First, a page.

Different Stages in the UK Education System

The Education system in the UK, is generally looked up to globally and many people around the world aim to send their children to the UK for their education. 

The National Curriculum is constructed in five Key Stages:

Key Stage 1 - Foundation year and Years 1 to 2 - for pupils aged between 5 and 7 years old
Key Stage 2 - Years 3 to 6 - for pupils aged between 8 and 11 years old
Key Stage 3 - Years 7 to 9 - for pupils aged between 12 and 14 years old,
Key Stage 4 - Years 10 to 11 - for pupils aged between 15 and 16 years old, and
Key Stage 5 - Years 12 to 13 - for pupils aged between 17 and 18 years old.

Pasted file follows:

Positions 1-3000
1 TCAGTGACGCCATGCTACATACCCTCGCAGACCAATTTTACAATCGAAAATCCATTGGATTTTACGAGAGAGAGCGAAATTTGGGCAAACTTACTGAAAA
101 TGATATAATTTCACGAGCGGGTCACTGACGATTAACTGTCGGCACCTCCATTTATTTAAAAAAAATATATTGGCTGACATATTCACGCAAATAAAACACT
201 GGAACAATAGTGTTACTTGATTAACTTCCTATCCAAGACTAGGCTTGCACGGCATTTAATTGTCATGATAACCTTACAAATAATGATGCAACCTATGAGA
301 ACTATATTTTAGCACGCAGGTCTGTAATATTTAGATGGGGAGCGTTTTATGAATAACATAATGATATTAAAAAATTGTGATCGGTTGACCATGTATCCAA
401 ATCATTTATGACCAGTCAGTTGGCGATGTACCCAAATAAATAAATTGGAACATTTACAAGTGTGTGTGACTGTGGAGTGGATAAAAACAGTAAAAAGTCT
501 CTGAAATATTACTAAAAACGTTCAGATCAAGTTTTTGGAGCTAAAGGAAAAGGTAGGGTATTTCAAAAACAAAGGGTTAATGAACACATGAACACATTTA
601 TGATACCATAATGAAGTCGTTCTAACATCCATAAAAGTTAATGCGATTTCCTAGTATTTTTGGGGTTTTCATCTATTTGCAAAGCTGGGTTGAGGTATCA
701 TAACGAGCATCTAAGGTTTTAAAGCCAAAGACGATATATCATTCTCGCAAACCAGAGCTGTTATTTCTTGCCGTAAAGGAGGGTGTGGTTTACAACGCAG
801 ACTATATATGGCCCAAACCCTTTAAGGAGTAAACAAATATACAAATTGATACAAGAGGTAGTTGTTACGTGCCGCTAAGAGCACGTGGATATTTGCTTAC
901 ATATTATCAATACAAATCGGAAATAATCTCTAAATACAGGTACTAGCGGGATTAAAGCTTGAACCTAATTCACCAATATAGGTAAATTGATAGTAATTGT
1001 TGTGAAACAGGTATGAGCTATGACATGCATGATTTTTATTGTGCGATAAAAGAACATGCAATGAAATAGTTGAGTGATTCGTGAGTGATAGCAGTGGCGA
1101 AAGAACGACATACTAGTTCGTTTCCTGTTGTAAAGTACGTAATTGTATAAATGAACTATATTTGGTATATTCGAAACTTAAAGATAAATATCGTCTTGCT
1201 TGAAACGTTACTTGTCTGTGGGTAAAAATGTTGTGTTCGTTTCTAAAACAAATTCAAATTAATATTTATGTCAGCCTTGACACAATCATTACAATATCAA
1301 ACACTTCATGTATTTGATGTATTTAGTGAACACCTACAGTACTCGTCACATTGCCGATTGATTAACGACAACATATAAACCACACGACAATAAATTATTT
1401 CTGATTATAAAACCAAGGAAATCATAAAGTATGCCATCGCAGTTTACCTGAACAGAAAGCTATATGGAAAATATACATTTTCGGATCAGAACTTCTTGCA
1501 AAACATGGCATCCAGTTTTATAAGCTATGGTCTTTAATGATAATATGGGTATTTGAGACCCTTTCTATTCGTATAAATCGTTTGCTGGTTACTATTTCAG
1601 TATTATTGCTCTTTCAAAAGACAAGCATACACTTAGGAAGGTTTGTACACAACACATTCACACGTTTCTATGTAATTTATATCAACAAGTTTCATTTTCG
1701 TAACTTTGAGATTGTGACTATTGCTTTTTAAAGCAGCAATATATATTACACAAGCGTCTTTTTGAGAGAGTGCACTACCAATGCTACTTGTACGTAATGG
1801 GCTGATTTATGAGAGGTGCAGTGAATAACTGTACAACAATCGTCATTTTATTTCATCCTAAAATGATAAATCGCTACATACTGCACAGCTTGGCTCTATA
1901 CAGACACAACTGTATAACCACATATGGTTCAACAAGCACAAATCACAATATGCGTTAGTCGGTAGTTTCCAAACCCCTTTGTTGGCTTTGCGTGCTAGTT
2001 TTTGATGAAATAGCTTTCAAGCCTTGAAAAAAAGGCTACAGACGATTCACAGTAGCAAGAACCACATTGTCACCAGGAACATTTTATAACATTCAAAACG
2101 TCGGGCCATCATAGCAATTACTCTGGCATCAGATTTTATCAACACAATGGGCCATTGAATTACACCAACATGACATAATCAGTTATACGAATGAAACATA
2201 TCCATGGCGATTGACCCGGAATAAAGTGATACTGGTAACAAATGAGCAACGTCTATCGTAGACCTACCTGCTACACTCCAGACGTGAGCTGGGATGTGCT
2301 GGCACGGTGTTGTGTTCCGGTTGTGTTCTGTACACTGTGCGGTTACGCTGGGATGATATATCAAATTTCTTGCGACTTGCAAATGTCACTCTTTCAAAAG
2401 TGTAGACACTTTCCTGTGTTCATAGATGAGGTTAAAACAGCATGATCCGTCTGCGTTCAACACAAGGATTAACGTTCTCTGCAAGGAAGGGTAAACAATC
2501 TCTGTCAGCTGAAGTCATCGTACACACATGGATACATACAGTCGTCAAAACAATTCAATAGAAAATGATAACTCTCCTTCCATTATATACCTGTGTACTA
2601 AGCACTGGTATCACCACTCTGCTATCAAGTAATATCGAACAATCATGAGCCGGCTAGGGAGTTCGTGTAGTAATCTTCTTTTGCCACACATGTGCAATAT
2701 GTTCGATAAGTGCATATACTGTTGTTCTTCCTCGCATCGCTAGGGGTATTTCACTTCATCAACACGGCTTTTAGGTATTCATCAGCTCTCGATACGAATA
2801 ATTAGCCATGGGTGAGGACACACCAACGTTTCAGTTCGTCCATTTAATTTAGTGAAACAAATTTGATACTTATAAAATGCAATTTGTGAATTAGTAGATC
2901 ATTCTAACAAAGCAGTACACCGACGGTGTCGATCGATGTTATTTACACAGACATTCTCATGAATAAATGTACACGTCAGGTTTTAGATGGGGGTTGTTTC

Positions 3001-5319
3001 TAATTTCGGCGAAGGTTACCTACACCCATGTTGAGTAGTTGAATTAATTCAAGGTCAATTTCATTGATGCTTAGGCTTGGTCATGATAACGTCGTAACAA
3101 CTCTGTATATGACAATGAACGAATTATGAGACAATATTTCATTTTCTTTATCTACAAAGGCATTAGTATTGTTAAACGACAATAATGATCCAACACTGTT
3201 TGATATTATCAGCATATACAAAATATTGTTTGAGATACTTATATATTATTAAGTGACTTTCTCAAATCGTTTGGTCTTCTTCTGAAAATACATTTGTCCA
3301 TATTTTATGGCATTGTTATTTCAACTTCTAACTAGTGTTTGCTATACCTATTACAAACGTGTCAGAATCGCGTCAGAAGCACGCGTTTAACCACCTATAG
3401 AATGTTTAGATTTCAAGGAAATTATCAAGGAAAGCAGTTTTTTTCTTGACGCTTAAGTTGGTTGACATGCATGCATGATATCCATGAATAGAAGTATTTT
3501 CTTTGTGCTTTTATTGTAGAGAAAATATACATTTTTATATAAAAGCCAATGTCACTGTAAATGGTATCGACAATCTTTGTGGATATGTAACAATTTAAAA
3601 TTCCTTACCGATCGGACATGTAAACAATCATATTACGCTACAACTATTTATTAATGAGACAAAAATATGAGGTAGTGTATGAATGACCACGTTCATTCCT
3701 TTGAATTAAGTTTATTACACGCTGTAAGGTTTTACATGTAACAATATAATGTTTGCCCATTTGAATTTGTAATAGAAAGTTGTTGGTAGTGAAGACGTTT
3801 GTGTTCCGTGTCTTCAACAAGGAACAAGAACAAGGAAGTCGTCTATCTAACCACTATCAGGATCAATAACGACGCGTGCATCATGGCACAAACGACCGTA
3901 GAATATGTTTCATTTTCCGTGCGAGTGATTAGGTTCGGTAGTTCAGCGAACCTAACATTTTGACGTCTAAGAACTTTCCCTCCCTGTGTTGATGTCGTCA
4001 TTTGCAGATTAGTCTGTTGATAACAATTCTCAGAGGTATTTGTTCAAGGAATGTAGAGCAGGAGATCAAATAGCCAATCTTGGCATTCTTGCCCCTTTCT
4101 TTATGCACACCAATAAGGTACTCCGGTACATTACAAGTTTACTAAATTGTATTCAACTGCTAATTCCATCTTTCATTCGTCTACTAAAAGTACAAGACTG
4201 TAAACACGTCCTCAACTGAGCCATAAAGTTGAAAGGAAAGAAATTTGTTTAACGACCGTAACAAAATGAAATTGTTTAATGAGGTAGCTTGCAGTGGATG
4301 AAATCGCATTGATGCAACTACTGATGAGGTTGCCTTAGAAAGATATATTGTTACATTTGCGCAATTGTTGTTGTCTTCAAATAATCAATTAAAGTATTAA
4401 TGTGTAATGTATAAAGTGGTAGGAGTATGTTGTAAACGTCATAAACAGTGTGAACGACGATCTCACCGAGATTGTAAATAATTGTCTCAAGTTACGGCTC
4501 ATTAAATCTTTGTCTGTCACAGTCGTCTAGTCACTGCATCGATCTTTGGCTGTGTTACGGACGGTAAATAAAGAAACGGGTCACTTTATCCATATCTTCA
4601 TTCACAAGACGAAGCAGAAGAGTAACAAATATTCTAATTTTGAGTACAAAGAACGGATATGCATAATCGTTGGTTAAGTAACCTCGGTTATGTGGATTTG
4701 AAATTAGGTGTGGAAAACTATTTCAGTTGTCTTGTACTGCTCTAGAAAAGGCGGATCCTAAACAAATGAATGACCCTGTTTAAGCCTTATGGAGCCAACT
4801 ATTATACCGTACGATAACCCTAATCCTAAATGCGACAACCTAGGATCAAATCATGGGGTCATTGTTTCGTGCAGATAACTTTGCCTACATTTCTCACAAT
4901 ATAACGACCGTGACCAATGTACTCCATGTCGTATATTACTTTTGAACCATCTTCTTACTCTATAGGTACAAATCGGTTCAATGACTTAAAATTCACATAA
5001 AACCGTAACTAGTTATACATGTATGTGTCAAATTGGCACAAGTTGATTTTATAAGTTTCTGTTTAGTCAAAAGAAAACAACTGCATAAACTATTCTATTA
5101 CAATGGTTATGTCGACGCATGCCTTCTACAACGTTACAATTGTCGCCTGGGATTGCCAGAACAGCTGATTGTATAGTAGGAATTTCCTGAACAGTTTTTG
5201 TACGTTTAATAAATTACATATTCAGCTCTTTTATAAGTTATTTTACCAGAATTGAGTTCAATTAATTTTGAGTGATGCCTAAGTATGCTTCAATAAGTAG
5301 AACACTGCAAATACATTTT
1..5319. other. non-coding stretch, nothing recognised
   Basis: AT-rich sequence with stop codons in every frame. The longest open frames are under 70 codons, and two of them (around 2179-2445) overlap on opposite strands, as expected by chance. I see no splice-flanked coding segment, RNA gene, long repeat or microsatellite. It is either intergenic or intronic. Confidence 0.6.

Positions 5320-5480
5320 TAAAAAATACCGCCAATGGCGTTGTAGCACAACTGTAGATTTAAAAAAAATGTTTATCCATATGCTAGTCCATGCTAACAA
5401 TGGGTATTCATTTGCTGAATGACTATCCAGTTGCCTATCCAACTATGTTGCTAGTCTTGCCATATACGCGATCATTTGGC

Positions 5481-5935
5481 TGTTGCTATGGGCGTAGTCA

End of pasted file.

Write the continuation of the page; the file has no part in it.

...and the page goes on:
In Scotland, pupils move to secondary education at the age of 12. At the age of 16 they take exams called Standard Grades and then move on to Highers and Advanced Highers. These are very similar to the English Advanced Subsidiary and Advanced Level courses. In the rest of the UK, at age 16, students take their major examination, The General Certificate of Secondary Education (GCSE). The GCSE is an academically rigorous, internationally recognised qualification (by Commonwealth countries with education systems similar or identical to the UK education system) awarded for the various subjects that the students undertake. GCSE subjects can vary school to school. The subjects like English, Maths, Chemistry, Biology, Physics are standard and are taken by all students.